Article provided by Discovery Business Insurance
Alexandra Fraser is a consultant, academic and entrepreneur who is passionate about building a sustainable entrepreneurial ecosystem. She reveals the secret of a strong business plan and the most common misconceptions of strategy.
“To me a business plan is not a Word document that you have paid a consultant to write for you and then sits on a shelf and gathers dust. It would be outdated by the time it is even printed. A business plan should be a living document,” she says.
What should a business plan entail?
“It should be the embodiment of the fundamental elements of your business. It should include really detailed information on your business strategy,” she says. Include the following:
- What are the activities and tactics that you need to do in order to implement that strategy?
- What resources do you need to run that strategy?
- What is your business model?
“It should be an understanding of how your business model will work, and how your business will grow and become sustainable. Importantly, it should be a living document,” she says.
“The best business plan I’ve seen was a PowerPoint presentation, in a PowerPoint deck. That is such a great format because you’re trying to create a summary and then, as you needed more information, you could pull up more information,” she says.
“You could add detail, slot in new slides, change things around, and it becomes a real living document. It should be iterated, it should be shared. The last thing you also want to do is give them a business plan that is already two years out of date and your strategy might have changed,” says Fraser.
“If you have these living documents, you can update them quickly. You can share them with your board, you can share them with your advisors, you can use them when you’re fundraising. So for me, I would say to any entrepreneur, create something that is useful to you and that will be a tool that will enable you to grow your business. As an internal team or your board of advisors, understand what the roadmap is for the business in the next two to three years,” she says.
“If you are looking at writing a business plan for investment, also consider what type of information your investors would be looking for,” she says.
Fraser adds that understanding the purpose of the business plan is that it is a snapshot in time. “Because your business is not a static entity; it will continually change and grow and it’s operating in a changing market as well,” she says. “It should also validate the potential product or solution. Information needs to be interrogated. Are you making assumptions and do those assumptions need to be tested? Or do you have data to back up the data? And I think that’s also a critical element of our business plan.”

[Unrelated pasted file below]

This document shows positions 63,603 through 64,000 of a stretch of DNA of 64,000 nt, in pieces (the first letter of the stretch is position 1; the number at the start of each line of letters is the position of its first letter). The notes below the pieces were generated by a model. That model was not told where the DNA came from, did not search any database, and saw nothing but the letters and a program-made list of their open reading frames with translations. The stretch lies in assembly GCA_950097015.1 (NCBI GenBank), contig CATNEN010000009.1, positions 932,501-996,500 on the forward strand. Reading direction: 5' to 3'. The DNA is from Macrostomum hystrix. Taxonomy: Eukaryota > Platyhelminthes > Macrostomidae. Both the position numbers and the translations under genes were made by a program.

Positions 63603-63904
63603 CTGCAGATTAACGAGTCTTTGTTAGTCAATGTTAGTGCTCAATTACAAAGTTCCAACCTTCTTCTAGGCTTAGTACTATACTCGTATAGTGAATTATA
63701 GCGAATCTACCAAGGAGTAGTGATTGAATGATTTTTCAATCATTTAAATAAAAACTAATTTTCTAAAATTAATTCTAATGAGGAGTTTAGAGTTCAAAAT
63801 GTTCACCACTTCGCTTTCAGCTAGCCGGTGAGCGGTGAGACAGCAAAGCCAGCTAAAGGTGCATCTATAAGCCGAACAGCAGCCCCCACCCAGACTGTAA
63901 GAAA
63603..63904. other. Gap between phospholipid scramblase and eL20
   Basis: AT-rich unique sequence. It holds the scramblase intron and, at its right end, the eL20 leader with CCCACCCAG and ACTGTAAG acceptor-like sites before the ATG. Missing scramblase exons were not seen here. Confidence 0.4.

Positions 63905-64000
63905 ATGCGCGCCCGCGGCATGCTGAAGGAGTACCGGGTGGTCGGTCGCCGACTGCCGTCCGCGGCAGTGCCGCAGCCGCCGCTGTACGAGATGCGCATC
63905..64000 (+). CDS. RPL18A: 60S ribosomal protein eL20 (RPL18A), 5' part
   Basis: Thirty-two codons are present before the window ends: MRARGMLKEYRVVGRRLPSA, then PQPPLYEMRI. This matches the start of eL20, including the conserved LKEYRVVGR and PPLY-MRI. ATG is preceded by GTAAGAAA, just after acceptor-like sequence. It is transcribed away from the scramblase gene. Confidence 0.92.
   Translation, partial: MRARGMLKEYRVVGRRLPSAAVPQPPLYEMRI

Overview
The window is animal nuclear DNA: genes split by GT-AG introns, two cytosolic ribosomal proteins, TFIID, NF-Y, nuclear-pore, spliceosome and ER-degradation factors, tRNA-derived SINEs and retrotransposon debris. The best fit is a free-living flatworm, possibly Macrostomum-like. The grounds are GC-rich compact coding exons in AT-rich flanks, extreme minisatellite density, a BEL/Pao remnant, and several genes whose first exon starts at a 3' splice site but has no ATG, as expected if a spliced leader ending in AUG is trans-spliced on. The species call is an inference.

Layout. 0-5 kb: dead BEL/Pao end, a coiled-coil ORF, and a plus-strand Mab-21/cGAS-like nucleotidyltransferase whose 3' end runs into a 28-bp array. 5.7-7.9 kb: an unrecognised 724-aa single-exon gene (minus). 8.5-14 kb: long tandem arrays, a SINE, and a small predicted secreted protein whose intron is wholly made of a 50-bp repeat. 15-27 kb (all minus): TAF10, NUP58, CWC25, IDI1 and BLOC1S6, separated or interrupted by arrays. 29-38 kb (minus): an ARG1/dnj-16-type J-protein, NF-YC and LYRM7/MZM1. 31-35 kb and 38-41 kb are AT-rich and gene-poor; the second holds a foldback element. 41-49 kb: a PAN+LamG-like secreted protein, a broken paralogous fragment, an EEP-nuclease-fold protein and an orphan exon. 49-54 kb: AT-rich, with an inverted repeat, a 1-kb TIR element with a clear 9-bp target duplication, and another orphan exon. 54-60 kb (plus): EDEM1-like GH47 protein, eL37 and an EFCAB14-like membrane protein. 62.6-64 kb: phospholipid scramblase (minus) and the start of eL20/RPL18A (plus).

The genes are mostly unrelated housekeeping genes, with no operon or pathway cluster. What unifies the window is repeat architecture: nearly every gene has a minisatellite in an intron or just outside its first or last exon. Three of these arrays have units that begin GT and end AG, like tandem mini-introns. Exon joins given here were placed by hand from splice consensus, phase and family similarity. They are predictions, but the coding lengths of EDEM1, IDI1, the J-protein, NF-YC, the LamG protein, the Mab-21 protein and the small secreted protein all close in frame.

Considering the minutiae
Fraser is actually a scientist turned consultant and entrepreneur: ”I studied molecular biology. I loved the lab and working on different projects. But it also was incredibly frustrating and I thought, do I want to spend my life working on one, very small, but potentially significant thing? Or do I want to be on the other side, outside of the lab but working with innovators and entrepreneurs and scientists to try and commercialise and realize the potential of these amazing discoveries?,” she says.
“That led me to study entrepreneurship and then actually work in biotech and medical device investing. I realised also that I see businesses almost as puzzles. To figure out a business, you need to look at all the different components and see how they fit together and where the gaps are and how they work. And I find that fascinating,” Fraser adds.
Part of the finite details she works on, is strategy. “When I think about strategy, I think about it from the lens of a small business owner or a start-up, not from the lens of a corporate. If you are in a start-up, you are in a resource-constrained environment. So you have to use these resources to pick the best opportunity and to then prove your business case against that,” she says.
“Step two of creating a strategy for me, is understanding what you have to work with, looking internally and externally. What are your resources, and what are the partnerships you could potentially leverage? Then looking at the opportunity in the market, the size of the opportunity,” says Fraser. “Essentially the philosophy then is to build, test and learn,” she says.
Listen to the full episode here:
The 15-episode The Healthy Business Show is brought to you by Discovery Business Insurance. For more insights from Alexandra Fraser, listen to her podcast below.